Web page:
New step :D

I don't know who cares but I'll update

After months of hesitation I'll be seeing my GP this month to ask to be referred to a counsellor or a CBT group.

But what are you're experiences with either single or group counselling?

Would you recommend either? Need some guidance I guess

PS. That's for the the decision making process guys ( u know whu are) :D

43 Replies

  • Hi nice to see you and good luck with that. I find single counselling very intense but I think it does do the most good. I have only ever had NHS group counselling once and it was CBT. There were only 3 of us and I found the other 2 quite strange. Who knows what they thought of me? :O

    Let us know how you get on. Bev xx

  • Of course, thank you for your input Bev :3 x

  • We wouldn't be here if we didn't care. So you can stop that right now! :P

    CBT, cant remember what I've said now lol. I've previously attended group CBT. This was good, refreshing to hear the honesty and see the vulnerable sides of other people. We shared tears, anger, resentment, you name it! We helped each other. It was primarily for eating disorders at the time. But it covered so much of day to day life. How straight we are with people, say what we really feel, let people know when we're not happy or when they're being selfish etc. Or saying 'no' and sticking to it. Maybe someone always knocks at yours for something and is just taking the p!ss now pretty much. Stay in that uncomfortable moment for as long as you can. Use eye contact. Let them know you're not a pushover. And much much more. Currently awaiting CBT for OCD and anxiety now. Think I'll chase this up tomorrow. Unsure whether it will be group or one on one. Willing to do either though. X

  • Thanks - I'm considering group?

    I wish to know how your CBT goes if you wouldn't mind? For two reasons - Tocheck up on you and to see what you think of it at a more recent date :) x

  • I'm waiting for CBT and I'm very unsure about it. One to one I can cope with, I see a counsellor fortnightly now but that's Just keeping me stable. I don't know about a group situation, that increases my anxiety. Hope you get on okay. Regards Lorna.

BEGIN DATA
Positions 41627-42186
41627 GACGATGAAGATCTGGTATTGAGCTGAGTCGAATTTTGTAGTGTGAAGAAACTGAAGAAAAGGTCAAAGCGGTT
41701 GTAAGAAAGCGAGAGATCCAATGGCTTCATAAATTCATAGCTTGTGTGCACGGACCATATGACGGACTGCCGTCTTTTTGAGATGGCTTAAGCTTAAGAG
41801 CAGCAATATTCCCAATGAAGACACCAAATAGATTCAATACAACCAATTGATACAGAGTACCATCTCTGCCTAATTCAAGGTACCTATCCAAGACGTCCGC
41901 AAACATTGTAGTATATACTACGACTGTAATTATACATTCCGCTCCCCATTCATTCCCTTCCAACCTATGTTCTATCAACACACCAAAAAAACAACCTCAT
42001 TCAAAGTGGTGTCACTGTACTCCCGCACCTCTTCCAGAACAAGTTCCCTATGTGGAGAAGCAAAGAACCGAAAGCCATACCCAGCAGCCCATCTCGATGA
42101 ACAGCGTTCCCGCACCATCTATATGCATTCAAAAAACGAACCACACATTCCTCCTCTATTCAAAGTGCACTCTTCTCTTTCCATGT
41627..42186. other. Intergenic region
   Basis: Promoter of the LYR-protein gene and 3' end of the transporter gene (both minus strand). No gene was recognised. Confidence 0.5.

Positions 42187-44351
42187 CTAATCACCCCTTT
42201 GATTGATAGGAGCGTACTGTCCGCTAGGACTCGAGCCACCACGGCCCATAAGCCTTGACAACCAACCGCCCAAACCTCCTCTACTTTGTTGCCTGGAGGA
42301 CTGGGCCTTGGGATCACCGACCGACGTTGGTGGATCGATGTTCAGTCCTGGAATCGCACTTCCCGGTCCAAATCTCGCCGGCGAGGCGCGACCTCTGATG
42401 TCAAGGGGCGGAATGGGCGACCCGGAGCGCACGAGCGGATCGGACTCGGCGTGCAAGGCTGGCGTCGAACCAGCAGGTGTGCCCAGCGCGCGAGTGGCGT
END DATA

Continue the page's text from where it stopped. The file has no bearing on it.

• Thank you Lorna, maybe you can leave a note here when you start to share your feelings towards it ... Or maybe in a personal message? That is more or less where my anxiety stems from - single would be too intence I feel but group would be too open ... SoilI'll have to see what my GP reccommeneds :)

  • I find the idea of anyone else listening to my fears and worries very difficult to cope with. One to one may be intense but I couldn't open up in a group. I will let you know when I get an appointment. Regards Lorna

  • Hi Lorna,

    The benefit of one-to-one is that it will go at YOUR pace, so although it has the potential to become intense it does not have to - YOU will be in charge as long as the therapist understands you, which hopefully they will :) Yes, do keep in touch, we can support you while you wait and settle in.


  • Thanks Sue xxLorna

  • Hiya,

    It is intense but I found that one to one was much better for me. I suffer with anxiety and having group counselling I may have just got lost in the group. Become a bit of an observer.

    Good luck with it,

    Sarah x

  • That's notable actually ... I have. Habit of becoming a spare part x

  • Hi Sarah